- In the summer of 2004, a survey by the Conference Board revealed that almost 40 percent of respondents consider security an overhead activity that must be minimized.
- The situation appears no better in the public sector. Agencies in the federal government continue to struggle with meeting the requirements of Federal Information Security Management Act (FISMA). In early 2005, the Government Accounting Office (GAO), the investigative arm of Congress, concluded that poor information sharing and management was responsible for exposing homeland security to unacceptable levels of unnecessary risk.
According to PatchLink CEO Sean Moshir, “One of the greatest threats to enterprises today is that many — too many — organizations still consider security the lock they put on the door after the house gets built.”
The result is a tactical approach to security that is:
- Fragmented, because it is implemented in a stove-piped fashion in different departments;
- Manual or minimally automated, because point solutions cannot effectively interact with each other;
- Disjointed, or at least not well integrated with the applications they are meant to protect; and finally;
- Blind, in the sense that is difficult to get a clear, complete and accurate picture of an organization’s security posture.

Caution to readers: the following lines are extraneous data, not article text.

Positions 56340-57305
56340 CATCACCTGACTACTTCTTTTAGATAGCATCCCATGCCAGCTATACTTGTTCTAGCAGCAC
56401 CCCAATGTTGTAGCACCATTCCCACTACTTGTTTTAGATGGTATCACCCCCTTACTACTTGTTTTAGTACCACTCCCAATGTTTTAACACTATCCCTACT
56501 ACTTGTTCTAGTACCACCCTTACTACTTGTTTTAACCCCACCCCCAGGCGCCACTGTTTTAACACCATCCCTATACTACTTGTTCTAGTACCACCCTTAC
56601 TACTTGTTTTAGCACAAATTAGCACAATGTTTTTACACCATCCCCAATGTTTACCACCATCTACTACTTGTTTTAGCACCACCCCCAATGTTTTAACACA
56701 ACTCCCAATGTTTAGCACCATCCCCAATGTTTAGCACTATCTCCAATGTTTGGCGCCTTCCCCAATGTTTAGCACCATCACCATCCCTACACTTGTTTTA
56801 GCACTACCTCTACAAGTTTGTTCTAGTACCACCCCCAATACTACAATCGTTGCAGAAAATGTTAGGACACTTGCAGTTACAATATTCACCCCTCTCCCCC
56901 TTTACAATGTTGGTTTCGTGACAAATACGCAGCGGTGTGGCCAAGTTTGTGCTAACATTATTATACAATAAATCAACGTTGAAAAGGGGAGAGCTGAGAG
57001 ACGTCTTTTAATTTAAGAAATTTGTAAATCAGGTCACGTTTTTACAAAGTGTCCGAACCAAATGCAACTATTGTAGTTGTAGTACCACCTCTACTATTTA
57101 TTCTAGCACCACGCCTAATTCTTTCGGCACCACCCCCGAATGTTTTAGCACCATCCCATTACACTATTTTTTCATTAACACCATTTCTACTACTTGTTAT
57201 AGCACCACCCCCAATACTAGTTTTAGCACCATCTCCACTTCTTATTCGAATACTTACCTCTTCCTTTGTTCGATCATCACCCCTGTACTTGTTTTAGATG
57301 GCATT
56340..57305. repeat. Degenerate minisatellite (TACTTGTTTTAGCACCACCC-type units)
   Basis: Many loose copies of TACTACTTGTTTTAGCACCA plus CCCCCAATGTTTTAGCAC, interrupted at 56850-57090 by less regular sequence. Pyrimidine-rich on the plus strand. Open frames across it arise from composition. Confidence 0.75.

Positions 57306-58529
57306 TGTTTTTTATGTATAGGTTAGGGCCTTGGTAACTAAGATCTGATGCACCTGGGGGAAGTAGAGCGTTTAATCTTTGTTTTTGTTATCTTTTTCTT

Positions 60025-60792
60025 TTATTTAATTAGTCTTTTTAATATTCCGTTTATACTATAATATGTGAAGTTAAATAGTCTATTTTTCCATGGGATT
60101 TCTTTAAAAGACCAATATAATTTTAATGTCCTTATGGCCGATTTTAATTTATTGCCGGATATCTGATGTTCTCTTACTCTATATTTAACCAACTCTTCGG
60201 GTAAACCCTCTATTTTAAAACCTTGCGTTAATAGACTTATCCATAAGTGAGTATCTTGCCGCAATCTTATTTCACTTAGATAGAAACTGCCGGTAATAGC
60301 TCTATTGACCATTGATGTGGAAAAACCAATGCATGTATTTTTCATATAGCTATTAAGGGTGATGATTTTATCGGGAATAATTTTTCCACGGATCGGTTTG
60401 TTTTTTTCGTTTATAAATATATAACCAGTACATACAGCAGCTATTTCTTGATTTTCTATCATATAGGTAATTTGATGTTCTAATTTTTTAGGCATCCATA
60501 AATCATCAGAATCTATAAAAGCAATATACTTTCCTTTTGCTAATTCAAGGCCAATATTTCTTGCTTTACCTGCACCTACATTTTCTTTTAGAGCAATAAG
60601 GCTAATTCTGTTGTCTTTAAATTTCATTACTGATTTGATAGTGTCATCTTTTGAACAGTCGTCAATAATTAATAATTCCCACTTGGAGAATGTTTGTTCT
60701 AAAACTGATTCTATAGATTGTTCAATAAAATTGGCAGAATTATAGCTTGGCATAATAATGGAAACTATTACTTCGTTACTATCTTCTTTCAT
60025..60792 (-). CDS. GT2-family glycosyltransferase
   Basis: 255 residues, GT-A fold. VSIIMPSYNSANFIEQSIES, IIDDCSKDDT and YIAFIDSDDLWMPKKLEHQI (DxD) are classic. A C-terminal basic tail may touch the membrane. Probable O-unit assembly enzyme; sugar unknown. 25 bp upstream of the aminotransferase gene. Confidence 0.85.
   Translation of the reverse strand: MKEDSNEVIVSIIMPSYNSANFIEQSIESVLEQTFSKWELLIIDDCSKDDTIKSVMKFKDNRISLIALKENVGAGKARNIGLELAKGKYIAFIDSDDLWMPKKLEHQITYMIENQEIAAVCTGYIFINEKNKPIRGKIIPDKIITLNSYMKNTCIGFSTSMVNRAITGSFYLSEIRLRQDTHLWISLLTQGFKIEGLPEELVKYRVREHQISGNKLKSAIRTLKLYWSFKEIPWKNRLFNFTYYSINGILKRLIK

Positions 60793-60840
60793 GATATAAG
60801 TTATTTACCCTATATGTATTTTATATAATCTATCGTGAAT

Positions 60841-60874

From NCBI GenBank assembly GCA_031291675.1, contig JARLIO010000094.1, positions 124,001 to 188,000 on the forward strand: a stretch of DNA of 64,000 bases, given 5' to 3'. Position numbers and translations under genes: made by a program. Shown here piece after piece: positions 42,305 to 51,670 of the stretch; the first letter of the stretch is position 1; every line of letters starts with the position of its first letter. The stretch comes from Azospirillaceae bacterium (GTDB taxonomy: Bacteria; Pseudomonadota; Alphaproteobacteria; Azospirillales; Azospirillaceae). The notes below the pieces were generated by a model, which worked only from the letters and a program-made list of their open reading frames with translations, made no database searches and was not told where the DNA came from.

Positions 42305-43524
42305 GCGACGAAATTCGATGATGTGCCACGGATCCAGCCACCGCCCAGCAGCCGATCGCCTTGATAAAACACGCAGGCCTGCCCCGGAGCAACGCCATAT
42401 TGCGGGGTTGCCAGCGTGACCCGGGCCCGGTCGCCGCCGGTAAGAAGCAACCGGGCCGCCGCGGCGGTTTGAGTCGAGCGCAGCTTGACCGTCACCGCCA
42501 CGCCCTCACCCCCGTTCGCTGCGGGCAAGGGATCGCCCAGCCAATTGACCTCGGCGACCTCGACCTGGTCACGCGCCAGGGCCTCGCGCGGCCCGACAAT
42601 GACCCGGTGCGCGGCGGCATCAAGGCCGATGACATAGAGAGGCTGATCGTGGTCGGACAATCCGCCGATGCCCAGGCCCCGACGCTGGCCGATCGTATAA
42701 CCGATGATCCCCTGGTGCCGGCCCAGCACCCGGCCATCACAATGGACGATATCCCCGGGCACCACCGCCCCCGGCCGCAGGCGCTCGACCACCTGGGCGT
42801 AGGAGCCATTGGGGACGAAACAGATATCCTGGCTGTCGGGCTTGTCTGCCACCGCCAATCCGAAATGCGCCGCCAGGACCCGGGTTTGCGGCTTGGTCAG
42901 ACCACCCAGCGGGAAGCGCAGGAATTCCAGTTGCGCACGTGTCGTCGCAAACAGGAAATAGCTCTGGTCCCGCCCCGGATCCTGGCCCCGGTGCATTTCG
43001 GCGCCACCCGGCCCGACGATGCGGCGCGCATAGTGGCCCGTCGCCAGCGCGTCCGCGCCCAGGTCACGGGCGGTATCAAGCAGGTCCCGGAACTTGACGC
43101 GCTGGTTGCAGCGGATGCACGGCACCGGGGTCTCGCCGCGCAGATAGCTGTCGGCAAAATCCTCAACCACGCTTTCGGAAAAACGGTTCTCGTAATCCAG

The firm has documented an instance in which an organization spent $2 million to rush a patch in a telecommunications network that had 500,000 nodes.
“What contributes to these costs? It is the manual labor, the fixing of problems, the downtime for businesses while the patches are being deployed,” explains Phebe Waterfield, Senior Analyst, Security Practice, Yankee Group.
Waterfield confirms that many organizations remain highly reactive in their approach to patch management, and therefore have not developed automated and integrated strategies for making sure that the most current measures are in place within the enterprise to deal with known threats to their IT assets. This contributes to a reactive and expensive approach to security that does not make progress toward the goal of reducing an organization’s risk posture.
A Changing Threat Picture
Malicious hackers, authors of viruses and other sources of threats have become a major cost of doing business in the digital economy. Their handiwork is now covered by the mainstream media as well as the business and technology press. Their destructive impact on the economy is measured in the billions – if not trillions – of dollars.
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